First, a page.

Bashing back the bracken

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Latest update 04.01.2013 11:14

Seven National Trust volunteers armed with sticks took to the Giant's Causeway in early July in a bracken-bashing exercise that we hope will help wildlife on the coast flourish.

Bracken is a vigorous native plant that can grow faster and taller than many other plants, often smothering smaller plants over large areas. This can severely reduce the range of plants and animals that can be found on many habitats. At the Giant’s Causeway bracken has encroached over much of the seashore meadow, and is threatening to spread onto the habitat of a very rare and protected snail called the narrow-mouthed whorl snail vertigo angustior. Four of the Giant’s Causeway's bays provide the only habitat across the whole of Northern Ireland for this snail so we think it is very important to control the bracken.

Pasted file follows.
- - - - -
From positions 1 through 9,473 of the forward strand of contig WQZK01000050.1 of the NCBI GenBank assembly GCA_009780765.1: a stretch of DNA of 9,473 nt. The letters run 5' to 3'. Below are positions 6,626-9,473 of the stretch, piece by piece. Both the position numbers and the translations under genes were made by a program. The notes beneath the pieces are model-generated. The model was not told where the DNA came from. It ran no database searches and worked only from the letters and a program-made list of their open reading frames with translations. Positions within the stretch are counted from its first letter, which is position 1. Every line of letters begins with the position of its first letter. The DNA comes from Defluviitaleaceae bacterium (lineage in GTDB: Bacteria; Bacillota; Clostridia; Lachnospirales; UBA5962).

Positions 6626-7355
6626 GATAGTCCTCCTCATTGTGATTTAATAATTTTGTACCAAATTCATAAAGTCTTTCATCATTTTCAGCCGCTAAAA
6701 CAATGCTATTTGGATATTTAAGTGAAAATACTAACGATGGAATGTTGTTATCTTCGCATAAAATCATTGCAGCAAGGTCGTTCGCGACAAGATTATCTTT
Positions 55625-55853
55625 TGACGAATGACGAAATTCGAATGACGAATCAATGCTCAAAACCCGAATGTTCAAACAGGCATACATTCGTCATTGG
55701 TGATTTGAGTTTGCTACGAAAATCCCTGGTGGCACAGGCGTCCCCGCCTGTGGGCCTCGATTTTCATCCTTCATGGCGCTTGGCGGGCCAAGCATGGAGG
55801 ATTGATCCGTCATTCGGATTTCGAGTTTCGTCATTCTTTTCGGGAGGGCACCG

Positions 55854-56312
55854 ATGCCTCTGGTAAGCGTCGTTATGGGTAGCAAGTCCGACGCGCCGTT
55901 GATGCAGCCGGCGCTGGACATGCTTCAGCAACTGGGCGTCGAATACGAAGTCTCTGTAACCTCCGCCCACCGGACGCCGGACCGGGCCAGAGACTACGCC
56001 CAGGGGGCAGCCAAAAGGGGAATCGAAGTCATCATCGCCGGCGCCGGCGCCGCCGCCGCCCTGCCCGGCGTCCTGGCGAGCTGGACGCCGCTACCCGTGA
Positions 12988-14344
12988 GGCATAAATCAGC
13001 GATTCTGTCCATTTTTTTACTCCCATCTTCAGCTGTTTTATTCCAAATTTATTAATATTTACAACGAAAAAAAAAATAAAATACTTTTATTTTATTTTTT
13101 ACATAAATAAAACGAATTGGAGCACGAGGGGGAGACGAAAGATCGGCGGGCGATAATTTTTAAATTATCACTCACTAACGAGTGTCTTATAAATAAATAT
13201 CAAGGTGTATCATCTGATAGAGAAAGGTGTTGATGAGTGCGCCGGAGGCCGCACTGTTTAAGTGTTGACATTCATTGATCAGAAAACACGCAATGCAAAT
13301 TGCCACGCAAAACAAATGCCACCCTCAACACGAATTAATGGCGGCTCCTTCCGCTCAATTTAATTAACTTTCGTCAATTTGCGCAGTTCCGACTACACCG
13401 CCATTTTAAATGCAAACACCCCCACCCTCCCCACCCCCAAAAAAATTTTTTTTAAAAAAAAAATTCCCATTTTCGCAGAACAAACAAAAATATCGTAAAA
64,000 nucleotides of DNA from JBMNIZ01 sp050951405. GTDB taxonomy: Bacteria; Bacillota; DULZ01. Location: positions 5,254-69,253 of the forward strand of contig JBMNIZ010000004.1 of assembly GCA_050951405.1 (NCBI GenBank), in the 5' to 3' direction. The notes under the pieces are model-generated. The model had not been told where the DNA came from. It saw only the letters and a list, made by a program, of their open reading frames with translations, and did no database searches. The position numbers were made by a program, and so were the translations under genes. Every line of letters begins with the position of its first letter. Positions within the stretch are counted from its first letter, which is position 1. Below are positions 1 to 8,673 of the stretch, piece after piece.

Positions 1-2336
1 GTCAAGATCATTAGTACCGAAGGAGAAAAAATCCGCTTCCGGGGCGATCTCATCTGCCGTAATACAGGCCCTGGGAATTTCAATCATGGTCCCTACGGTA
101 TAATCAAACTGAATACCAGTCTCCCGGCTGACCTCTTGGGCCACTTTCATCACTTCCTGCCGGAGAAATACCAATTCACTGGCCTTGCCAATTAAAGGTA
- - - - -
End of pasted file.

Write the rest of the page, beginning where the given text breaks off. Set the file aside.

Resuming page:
By hitting grown bracken with sticks we can bruise the stem so that it will fall over. The plant loses a lot of energy regrowing a new stem and, if repeated a couple of times a year, bracken bashing can be a very effective control measure.

'Spraying with herbicides can control bracken,' says Learning and Conservation Officer Cliff Henry. 'But because of how close it is to the snail habitat, we could not risk damaging the snails.'

Volunteers successfully bashed about 3000 square metres of bracken. 'The bracken that we worked was very dense,' says Cliff Henry, 'so we will be beating bracken in the same locations in August, and possibly repeat the operation next year.'

Join us for our next bracken bashing event which will take place on Tuesday 23 August.